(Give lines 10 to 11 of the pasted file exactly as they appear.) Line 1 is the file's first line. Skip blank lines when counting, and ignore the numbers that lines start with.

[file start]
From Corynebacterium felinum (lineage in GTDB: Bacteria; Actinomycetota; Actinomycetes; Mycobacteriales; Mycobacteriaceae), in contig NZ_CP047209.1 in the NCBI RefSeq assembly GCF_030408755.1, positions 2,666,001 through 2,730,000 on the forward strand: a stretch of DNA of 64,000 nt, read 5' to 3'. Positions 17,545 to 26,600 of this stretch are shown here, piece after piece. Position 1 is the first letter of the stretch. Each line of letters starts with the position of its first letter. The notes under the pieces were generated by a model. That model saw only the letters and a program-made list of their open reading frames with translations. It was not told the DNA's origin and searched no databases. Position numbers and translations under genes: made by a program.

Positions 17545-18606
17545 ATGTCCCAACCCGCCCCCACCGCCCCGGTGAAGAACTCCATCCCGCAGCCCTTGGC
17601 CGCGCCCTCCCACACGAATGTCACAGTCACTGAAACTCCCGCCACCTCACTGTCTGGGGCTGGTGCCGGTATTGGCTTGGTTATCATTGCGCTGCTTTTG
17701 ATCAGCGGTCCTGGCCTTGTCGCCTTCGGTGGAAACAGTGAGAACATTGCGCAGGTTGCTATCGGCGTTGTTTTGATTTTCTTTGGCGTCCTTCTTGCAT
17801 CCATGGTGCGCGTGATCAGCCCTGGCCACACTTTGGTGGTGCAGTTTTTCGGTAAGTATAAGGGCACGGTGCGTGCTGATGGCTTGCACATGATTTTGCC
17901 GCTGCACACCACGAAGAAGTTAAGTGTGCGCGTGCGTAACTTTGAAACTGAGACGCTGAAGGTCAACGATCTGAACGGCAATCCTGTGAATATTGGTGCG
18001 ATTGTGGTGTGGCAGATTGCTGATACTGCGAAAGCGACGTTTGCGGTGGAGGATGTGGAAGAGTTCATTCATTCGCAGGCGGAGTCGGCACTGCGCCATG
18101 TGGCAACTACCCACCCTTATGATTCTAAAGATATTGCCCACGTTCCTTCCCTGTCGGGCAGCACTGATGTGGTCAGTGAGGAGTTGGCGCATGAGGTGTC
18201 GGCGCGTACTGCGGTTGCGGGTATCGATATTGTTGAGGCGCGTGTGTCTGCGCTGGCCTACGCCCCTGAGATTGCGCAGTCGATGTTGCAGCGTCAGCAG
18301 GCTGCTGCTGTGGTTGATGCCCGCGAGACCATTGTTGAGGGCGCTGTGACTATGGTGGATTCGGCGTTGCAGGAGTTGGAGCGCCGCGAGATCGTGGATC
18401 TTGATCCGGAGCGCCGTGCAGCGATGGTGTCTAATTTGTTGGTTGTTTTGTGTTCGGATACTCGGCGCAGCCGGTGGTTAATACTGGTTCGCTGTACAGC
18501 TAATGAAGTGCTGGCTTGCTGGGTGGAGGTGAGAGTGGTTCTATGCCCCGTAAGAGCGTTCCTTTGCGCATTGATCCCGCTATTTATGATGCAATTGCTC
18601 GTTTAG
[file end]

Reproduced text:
18201 GGCGCGTACTGCGGTTGCGGGTATCGATATTGTTGAGGCGCGTGTGTCTGCGCTGGCCTACGCCCCTGAGATTGCGCAGTCGATGTTGCAGCGTCAGCAG
18301 GCTGCTGCTGTGGTTGATGCCCGCGAGACCATTGTTGAGGGCGCTGTGACTATGGTGGATTCGGCGTTGCAGGAGTTGGAGCGCCGCGAGATCGTGGATC